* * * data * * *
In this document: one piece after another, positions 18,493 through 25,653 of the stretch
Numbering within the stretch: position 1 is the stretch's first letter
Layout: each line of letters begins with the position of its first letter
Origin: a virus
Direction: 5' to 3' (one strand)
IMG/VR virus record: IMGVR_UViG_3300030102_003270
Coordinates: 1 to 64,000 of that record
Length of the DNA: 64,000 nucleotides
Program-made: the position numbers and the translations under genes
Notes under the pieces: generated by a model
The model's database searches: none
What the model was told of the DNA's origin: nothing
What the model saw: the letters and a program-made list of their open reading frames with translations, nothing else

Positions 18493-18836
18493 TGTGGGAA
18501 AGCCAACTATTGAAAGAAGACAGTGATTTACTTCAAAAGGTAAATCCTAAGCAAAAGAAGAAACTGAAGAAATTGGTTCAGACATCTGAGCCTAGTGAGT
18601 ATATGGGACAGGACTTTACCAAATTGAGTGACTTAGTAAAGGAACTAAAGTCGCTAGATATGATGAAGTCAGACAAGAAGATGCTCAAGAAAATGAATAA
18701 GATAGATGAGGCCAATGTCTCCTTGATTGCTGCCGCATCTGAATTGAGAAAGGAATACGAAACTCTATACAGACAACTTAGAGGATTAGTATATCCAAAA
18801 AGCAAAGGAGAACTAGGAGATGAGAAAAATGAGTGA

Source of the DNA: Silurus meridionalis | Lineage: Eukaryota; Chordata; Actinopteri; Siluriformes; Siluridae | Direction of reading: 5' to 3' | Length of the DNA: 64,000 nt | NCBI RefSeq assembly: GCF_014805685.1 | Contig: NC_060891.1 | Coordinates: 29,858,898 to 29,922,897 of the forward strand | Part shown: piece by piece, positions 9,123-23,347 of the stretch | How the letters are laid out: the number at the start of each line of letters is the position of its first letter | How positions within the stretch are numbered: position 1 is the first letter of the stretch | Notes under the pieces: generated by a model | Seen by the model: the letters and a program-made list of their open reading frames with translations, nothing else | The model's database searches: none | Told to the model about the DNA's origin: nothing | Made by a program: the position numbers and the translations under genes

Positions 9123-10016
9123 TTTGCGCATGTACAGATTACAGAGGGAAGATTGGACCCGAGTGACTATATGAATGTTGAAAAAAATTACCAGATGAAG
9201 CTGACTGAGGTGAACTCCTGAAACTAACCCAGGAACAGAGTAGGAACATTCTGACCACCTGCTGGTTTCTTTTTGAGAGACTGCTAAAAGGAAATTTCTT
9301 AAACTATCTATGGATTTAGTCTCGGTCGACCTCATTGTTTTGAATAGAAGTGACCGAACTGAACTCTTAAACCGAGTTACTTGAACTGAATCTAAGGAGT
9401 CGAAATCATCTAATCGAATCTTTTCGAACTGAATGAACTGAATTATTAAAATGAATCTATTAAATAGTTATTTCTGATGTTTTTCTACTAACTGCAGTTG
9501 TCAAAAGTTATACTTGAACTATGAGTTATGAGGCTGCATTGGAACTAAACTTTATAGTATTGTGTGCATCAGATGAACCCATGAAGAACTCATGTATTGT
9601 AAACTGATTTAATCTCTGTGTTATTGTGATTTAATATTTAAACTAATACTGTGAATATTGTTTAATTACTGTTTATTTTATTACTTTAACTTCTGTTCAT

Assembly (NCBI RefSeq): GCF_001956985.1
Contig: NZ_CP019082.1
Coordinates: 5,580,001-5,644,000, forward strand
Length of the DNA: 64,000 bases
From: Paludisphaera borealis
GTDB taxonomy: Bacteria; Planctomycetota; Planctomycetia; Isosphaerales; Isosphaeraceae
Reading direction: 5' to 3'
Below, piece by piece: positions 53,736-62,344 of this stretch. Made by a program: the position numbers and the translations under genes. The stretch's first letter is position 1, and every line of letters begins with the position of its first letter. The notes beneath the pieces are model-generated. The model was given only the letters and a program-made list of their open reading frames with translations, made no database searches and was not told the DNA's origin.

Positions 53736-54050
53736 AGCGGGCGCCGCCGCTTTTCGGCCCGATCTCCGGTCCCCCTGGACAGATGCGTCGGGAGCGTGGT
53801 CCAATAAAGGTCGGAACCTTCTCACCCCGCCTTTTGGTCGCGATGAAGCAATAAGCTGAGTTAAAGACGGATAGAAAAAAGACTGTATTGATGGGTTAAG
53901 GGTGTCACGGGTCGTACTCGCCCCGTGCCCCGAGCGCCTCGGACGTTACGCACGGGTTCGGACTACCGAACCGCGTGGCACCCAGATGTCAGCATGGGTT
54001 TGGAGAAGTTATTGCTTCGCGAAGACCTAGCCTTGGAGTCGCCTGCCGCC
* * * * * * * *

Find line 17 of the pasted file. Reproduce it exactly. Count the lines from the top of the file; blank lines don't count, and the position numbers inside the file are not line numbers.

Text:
18601 ATATGGGACAGGACTTTACCAAATTGAGTGACTTAGTAAAGGAACTAAAGTCGCTAGATATGATGAAGTCAGACAAGAAGATGCTCAAGAAAATGAATAA